A: Not really - Slammer Tip-Ups are adjustable for different actions. You'll possibly have to cut your Slammer Tip-Up down to accomodate that short of a rod. Directions on how to do that are included with complete Slammer Tip-Ups and Kits. There's also good info in the Customers Only section of this website.

Q: The Slammer Tip-Up sits on the ice and the line goes into the hole. What if the hole freezes?? Will the Slammer Tip-Up go off??

A: When using MONOFILAMENT, the water will "wick" up the line and will pull FREELY through up to 3/4" thick of ice. You should CHECK your Slammer Tip-Up OFTEN and skim the ice from the hole to avoid this. A few drops of mineral oil on your line and using a Slammer Tip-Up Hole Cover will prolong your hole from freezing.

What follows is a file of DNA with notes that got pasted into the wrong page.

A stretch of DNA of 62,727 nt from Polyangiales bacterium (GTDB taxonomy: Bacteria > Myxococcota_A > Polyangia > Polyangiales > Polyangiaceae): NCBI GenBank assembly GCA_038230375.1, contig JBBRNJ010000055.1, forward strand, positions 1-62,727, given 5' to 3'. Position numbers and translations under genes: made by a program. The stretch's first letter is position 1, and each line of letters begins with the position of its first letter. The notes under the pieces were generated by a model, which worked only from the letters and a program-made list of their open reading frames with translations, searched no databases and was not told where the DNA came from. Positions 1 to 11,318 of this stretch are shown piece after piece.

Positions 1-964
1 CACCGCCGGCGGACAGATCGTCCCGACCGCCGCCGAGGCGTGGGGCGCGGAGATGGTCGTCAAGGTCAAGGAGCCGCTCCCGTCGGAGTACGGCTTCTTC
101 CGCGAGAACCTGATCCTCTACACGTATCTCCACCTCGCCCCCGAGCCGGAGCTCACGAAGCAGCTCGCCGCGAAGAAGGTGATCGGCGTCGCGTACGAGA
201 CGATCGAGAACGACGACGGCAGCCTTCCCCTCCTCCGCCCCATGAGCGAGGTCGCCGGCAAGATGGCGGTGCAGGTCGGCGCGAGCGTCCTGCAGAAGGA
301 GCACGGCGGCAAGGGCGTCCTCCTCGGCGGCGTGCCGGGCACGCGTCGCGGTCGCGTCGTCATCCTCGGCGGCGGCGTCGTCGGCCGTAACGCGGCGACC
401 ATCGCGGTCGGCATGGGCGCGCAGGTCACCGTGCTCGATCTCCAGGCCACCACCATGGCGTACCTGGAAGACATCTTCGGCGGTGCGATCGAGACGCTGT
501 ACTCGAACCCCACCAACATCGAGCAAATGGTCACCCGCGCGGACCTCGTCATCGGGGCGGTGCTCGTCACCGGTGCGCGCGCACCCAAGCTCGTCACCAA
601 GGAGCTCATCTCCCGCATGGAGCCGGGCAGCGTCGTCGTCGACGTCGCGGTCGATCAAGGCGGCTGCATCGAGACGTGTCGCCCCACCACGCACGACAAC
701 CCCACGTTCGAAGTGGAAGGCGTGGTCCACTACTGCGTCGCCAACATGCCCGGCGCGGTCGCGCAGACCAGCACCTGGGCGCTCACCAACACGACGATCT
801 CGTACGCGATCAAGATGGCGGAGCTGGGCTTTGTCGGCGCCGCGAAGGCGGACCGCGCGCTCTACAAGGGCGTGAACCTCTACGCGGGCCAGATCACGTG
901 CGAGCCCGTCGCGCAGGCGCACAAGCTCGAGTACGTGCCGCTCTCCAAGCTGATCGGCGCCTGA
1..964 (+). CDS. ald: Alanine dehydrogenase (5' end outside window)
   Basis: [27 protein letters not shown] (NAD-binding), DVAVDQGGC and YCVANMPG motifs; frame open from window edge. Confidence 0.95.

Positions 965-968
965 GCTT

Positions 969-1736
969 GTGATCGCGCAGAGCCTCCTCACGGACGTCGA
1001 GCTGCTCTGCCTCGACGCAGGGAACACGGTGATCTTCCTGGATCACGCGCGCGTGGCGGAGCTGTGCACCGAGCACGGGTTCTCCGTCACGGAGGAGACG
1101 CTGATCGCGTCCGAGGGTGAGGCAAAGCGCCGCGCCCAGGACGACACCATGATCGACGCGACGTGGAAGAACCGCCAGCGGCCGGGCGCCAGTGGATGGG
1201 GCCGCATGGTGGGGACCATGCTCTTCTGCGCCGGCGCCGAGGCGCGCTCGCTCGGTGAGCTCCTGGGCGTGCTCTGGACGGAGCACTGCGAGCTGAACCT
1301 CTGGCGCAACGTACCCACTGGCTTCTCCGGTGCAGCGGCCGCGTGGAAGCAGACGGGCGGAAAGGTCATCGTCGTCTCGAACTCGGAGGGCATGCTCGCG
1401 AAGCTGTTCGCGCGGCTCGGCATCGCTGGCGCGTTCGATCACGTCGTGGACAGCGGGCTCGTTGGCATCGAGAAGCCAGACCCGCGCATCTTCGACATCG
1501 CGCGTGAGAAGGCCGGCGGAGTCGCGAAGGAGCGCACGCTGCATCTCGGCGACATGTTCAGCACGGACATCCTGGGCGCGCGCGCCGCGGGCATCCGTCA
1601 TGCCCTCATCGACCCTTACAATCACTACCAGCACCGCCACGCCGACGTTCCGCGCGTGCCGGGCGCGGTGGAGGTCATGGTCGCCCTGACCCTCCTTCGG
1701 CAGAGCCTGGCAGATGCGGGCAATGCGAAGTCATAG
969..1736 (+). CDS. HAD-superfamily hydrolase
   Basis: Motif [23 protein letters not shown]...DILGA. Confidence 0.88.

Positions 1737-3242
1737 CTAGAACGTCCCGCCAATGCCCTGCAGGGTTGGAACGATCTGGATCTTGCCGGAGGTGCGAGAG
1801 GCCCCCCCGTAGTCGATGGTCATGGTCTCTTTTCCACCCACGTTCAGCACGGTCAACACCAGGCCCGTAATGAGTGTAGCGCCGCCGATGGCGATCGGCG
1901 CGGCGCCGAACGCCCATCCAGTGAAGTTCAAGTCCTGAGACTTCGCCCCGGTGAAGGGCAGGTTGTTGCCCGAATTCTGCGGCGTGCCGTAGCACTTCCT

Q: I just read the 2009 IN-Fisherman Ice Fishing Guide. It says "the Automatic Fisherman is a smaller, plastic version of the larger, heavier Slammer". Is this true??

A: NO!! The Automatic Fisherman is more closely related to the homemade and antiquated Whip-Up and Tripper devices (see Slammer Tip-Up Story) that were custom built to fit a particular rod. They compress your rod (pushing the rod butt back into the rod holder) and have a pivoting trigger mechanism that holds your tip.

Standard Slammer Tip-Ups are designed for longer (4 1/2 - 5 1/2 ft) ice fishing rods which are more effective when used while standing up on the ice. The rod is put into the rod holder, the line is pulled, and the Slammer is adjusted to the natural bend of your rod. Slammer Tip-Ups are adjustable and can be used with shorter ice fishing rods also.

Q: Are Slammer Tip-Ups legal to use in the state of Minnesota??